Yoon’s economic assets
The author is an editorial writer of the JoongAng Ilbo.
Can president-elect Yoon Suk-yeol fully revive the economy? He has a tough job ahead, given the state of the country he inherits.
Public finances have seriously deteriorated compared to five years ago when President Moon Jae-in took office. On a balance sheet, assets are comprised of debt and capital. On the liability side, the country’s debt-to-GDP ratio was 36 percent five years ago. It will reach 50 percent by the end of this year and hit 60 percent in three years due to piling debt.
Leftover income after a company pays salaries and taxes is set aside as capital. There will be nothing to reserve if growth stops. Korea’s growth rate has been losing 1 percentage point every five years after peaking under the Park Chung Hee administration. Currently, the rate is near zero. The country’s growth engine is grinding to a halt.
Korea’s assets are also in parlous shape. Companies that are our core national assets have lost energy. The Federation of Korean Industries (FKI) — the lobbying group for large companies — has become nearly invisible after it was embroiled in a bribery scandal with the former conservative government. In the meantime, the militant Korean Confederation Trade Unions (KCTU), which credited itself for helping Moon get elected president, has dominated Gwanghwamun Square with rallies even during the Covid-19 pandemic. An umbrella union representing courier workers has raided and illegally occupied the headquarters of CJ Logistics for 19 days.
The real estate market is a mess. Prices of apartments in Seoul have doubled, and their heavily indebted owners face a surge in interest rates on top of heavy taxes. Experiments with progressive policies have wiped out decent jobs and put the property market in a state of chaos. Although Korea is ranked 10th as a macro-economy, the state of that economy has greatly deteriorated over the last five years.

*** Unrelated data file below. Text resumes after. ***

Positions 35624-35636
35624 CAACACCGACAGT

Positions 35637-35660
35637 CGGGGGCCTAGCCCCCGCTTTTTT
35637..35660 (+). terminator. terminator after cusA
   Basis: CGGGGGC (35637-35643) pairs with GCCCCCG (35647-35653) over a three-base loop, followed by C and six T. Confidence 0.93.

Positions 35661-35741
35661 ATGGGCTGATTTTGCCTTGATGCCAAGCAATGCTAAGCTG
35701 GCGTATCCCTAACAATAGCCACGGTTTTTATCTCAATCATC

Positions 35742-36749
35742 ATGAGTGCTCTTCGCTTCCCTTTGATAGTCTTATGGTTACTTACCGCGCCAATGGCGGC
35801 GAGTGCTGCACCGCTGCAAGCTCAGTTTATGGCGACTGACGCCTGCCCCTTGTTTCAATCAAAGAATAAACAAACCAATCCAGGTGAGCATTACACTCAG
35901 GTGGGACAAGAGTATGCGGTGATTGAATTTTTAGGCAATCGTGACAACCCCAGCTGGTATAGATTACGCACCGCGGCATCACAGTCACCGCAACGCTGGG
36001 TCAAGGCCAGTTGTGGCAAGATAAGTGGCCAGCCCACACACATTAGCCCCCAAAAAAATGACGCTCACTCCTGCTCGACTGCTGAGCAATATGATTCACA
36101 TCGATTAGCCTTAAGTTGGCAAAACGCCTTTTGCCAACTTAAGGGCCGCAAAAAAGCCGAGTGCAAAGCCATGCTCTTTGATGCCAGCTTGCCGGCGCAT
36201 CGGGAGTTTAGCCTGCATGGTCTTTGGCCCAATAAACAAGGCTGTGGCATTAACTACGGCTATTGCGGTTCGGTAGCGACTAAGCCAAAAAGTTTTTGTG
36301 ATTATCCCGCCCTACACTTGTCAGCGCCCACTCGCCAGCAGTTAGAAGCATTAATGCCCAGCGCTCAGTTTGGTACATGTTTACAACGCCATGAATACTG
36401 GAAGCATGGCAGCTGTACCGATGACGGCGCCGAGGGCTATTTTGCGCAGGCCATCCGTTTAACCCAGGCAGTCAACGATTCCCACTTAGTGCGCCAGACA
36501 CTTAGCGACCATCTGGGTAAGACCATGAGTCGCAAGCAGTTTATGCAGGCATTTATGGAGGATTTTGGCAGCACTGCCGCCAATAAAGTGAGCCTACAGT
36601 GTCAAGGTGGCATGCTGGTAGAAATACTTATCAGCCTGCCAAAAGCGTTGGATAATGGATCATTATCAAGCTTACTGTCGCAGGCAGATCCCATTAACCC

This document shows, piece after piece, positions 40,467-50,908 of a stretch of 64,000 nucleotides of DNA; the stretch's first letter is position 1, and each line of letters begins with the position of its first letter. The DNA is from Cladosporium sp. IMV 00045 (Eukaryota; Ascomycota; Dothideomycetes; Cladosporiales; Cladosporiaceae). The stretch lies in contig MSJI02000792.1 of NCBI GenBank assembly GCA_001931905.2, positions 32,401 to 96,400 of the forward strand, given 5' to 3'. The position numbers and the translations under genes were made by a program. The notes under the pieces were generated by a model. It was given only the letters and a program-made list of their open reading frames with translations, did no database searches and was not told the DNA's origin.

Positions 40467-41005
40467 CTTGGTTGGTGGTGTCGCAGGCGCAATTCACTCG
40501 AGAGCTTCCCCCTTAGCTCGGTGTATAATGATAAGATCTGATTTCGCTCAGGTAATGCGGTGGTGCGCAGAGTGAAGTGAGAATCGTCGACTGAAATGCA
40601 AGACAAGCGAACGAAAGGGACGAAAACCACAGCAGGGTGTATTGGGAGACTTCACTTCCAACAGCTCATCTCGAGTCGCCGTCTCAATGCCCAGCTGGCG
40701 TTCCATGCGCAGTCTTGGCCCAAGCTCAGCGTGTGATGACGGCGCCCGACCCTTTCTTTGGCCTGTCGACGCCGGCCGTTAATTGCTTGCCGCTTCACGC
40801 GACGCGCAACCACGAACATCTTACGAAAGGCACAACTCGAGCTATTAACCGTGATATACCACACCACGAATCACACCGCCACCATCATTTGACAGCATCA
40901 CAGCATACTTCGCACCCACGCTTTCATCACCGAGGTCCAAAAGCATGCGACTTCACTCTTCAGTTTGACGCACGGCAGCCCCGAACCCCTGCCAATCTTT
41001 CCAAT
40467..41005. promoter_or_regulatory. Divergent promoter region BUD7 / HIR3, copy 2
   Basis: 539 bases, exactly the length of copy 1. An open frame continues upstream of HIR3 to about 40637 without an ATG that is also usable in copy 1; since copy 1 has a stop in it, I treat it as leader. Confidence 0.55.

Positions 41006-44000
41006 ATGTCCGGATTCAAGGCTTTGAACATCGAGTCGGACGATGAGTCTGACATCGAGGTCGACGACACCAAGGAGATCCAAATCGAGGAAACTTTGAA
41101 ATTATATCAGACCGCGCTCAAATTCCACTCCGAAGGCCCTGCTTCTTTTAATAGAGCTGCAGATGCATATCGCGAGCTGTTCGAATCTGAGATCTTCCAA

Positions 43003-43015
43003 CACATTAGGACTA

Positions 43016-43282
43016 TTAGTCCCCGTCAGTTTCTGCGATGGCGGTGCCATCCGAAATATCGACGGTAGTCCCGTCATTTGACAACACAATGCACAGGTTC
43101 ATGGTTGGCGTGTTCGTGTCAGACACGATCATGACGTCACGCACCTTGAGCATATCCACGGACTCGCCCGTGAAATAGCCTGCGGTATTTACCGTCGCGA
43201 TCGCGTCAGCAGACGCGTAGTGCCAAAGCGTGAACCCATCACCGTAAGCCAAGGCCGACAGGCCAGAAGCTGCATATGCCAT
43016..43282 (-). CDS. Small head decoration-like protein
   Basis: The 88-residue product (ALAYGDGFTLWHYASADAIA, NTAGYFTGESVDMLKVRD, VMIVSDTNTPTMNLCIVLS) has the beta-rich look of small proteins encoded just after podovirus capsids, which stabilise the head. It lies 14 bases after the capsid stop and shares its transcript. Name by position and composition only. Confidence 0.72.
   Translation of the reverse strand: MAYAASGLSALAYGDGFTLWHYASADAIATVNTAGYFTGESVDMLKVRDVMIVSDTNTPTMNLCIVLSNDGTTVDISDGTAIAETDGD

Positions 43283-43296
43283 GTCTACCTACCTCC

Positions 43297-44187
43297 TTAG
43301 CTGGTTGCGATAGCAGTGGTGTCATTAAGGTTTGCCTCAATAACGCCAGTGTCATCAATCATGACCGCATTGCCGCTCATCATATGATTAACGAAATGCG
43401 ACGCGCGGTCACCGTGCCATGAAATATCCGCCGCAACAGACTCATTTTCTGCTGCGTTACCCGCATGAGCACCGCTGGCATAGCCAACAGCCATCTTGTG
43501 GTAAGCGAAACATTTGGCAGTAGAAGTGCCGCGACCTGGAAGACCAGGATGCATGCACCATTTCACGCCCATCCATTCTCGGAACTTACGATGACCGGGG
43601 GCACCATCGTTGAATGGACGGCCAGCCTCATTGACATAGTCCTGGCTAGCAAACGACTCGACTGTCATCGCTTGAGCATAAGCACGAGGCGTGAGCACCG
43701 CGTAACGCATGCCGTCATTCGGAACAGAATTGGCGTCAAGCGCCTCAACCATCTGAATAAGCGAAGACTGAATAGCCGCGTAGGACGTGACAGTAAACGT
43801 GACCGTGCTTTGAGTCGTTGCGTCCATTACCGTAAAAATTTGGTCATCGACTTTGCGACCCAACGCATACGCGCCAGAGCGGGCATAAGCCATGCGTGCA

On Monday, President-elect Yoon Suk-yeol talks with business leaders to discuss challenges facing the Korean economy at the office of his transition committee in Seoul. [KIM SANG-SEON]
The external front has become more perilous. The U.S. has lifted interest rates from the zero range, which could accelerate monetary tightening in Korea. Mortgage rates are expected to reach 6 percent. The Russian war with Ukraine on top of a power contest between the U.S. and China has further shaken the global supply chain. The value of the Korean won is skidding versus the U.S. dollar and oil prices are soaring. Despite strong exports in mainstay products like semiconductors and automobiles, our trade balance is turning red due to expensive fuel imports. The export-reliant economy is in jeopardy.
To win the election, Yoon made campaign promises that could cost a minimum of 266 trillion won ($218.5 billion) over his five-year term. He vowed to expedite compensation to merchants for their business losses from social distancing measures the moment he enters office. That spending could cost 50 trillion won. He pledged to raise monthly salaries for military conscripts to 2 million won. His campaign pledges call for stringent restructuring. The job front could be a more serious challenge. Job numbers will sharply deteriorate if he does away with the tax-financed public-sector jobs that increased under the Moon government. A promise to supply 2 million housing units could also require huge spending.
There are few glimmers of immediate hope for the economy. Lives won’t improve just because a new president takes office. Korea has passed that stage. During the industrialization period of Park Chung Hee, construction of expressways and financial assistance to companies led to growth. Overseas markets expanded through normalization of ties with the former Communist Bloc and highway and airport infrastructure was completed under President Roh Tae-woo. A number of free trade agreements took place under President Lee Myung-bak. Moon’s contribution was the damaging income-led growth policy.
The incoming government must end the anti-business sentiment and rationalize regulations to reactivate Korea’s growth engine. Yoon promised growth led by the private sector during his meeting with business organization chiefs. In a business-friendly environment, Korean companies will return home from overseas.
The country has national potential. Yoon must leverage our assets and build their value. He should plant the seeds so the young generation can enjoy the fruits one day.